Lower Guddon Croft Part 2

At the end of my last blog on Lower Guddon preparation was underway for the lambing season. Due to Covid 19 I have been unable to travel to the croft. Our daughter and grandson Aidan have very kindly provided me with images and information on how the season has gone. I wish to thank them for putting up with my requests.

As explained in the first blog there is a mixture of sheep to be found on Guddon croft. Mostly the ewes are cross bred sheep that is off spring from a Shetland ewe and a larger mainland breed such as Cheviot, or Romney. There are of course my Katmogit ewes which are pure bred Shetland from the island of Yell.

Larger Sheep Breeds
Two of my Katmogits Before Lambing

The reason why the flock consists mainly of the larger cross bred sheep are down to economics. In recent years the returns to the crofter on the small Shetland lamb is practically worthless. Crofters therefor have to produce a larger lamb to satisfy the market place and generate much needed income to the croft.

Texel Ewe & Cheviot Cross Lamb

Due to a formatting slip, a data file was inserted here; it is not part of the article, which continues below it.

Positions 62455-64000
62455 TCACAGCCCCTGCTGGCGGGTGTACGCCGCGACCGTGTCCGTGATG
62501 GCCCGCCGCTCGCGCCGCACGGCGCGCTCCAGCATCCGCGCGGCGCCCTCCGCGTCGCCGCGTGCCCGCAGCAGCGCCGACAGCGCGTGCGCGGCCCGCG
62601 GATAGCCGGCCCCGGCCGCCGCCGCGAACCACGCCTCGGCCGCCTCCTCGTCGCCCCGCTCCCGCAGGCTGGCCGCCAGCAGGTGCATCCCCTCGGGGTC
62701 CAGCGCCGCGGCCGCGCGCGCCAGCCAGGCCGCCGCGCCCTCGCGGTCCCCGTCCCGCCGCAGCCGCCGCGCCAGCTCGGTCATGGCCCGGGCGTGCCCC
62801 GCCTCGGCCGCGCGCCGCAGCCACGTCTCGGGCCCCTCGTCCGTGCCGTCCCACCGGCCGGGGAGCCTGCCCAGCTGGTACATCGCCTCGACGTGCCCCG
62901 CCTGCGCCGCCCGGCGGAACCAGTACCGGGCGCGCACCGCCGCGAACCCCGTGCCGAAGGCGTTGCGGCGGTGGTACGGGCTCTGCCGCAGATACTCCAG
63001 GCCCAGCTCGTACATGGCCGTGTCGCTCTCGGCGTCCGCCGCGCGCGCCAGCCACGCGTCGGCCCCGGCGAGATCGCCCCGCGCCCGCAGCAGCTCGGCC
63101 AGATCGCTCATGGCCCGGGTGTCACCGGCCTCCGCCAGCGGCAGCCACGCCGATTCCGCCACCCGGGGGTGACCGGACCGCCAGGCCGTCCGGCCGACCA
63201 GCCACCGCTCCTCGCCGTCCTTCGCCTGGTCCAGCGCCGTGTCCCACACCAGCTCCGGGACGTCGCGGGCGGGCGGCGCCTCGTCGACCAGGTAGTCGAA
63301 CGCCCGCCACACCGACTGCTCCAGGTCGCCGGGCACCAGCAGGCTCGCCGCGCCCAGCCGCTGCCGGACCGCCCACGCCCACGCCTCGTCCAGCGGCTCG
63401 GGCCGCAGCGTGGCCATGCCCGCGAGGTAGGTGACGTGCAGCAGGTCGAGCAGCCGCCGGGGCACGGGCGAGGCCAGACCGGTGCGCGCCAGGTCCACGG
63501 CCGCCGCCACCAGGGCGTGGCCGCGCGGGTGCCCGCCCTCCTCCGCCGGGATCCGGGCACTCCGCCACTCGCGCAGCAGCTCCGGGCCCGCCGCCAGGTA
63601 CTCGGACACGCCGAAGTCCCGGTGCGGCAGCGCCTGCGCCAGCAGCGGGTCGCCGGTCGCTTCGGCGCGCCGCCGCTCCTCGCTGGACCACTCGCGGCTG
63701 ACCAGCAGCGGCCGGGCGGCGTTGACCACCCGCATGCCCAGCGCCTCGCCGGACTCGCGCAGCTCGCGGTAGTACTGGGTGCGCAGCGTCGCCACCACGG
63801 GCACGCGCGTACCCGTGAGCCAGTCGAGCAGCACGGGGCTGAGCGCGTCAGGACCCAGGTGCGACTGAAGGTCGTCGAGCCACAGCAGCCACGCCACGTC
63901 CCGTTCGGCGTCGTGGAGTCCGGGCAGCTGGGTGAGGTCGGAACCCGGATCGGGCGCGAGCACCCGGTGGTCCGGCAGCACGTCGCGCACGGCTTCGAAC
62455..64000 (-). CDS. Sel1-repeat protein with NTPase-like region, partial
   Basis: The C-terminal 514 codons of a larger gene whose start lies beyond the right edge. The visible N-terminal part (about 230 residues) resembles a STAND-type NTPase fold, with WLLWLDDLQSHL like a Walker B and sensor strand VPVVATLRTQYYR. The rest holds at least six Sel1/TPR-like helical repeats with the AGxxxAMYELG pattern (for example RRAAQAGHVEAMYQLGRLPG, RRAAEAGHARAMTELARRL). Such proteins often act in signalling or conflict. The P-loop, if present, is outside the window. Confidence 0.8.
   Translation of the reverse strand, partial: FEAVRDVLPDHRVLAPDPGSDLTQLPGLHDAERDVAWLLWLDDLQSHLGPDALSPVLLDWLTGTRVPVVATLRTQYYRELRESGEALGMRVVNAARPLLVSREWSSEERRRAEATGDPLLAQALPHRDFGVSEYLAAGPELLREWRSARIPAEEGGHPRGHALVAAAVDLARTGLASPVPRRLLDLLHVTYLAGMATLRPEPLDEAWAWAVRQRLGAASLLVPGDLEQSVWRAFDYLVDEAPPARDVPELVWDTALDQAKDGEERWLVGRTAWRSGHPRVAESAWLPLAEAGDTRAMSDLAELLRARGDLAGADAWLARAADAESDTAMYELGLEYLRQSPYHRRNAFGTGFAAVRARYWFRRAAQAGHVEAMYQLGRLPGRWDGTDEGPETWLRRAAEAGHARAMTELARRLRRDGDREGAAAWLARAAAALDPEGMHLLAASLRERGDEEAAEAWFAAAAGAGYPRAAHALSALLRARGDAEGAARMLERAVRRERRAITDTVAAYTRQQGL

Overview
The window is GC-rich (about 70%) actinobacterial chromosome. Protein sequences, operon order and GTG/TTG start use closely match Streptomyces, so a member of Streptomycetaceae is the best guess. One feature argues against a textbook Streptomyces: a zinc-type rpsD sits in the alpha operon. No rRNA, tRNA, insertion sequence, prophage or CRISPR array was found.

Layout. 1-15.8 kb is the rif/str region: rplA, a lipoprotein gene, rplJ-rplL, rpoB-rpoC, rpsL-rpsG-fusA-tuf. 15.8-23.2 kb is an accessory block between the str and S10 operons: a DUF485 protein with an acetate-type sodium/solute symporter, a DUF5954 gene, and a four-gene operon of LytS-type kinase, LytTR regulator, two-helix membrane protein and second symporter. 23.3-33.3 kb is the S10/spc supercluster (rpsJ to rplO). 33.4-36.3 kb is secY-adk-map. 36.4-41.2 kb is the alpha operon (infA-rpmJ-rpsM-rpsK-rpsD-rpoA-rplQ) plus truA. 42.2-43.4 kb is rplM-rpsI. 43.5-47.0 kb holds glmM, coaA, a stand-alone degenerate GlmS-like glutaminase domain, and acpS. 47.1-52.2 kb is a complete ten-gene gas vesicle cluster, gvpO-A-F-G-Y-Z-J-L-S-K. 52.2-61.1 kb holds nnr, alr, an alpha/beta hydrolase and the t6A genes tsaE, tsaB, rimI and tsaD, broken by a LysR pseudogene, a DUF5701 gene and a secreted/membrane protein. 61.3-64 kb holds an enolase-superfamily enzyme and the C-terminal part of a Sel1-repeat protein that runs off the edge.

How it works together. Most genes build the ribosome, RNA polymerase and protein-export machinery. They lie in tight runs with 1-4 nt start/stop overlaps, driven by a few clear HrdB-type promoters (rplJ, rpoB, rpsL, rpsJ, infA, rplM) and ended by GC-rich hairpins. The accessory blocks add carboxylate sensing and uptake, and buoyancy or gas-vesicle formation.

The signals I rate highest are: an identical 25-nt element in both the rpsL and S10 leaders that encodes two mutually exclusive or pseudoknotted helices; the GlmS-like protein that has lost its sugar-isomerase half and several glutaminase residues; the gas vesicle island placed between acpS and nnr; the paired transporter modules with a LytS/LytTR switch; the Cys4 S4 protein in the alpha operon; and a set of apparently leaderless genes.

Shetland Lambs

The heather clad hills and peat moors of Yell are unable to provide sustenance for the larger cross sheep; the harsh winter climate would also takes its toll on these sheep, they simply would not survive. Travelling through Yell you are surrounded by peat moor and heathery hills, now and then there are patches of green grass to be found which over the decades the result of hard work is by the crofter to improve their land.

Heather Hills with Pockets of Green
Green Pasture Heather & Moorland in the Distance

Lower Guddon croft is a prime example of this improved land, its proximity close to the sea as enabled the crofter to enrich the soil by harvesting seaweed driven ashore by the winter gales. The down side of these larger sheep is that they require extra feeding in the winter months, hay, silage, and of course ewe mixed feed which in turn is quite expensive. Unlike the smaller Shetland sheep these bigger sheep often require assistance at lambing, hence the need for around the clock husbandry. Predation is quite a problem throughout our islands and this year the Guddon flock have lost new born lambs to hungry Artic Skuas, Ravens and Black Back gulls.

Playtime
Helping Hand From Aidan

Crofting life is not only about lambing at this time of year, after a long bleak wet winter essential projects have to be undertaken, building repairs, drainage, fertiliser has to be applied to the ground in o0rder to grow hay and silage. The arduous job of cutting peat has to be undertaken in order to supply winter fuel for the croft house.

Guddon Croft
Guddon Hill

Hopefully my next blog on croft life in the summer months will see me able to travel to the islands, at present we can only travel five miles and entry into our islands is only allowed for essential travel.

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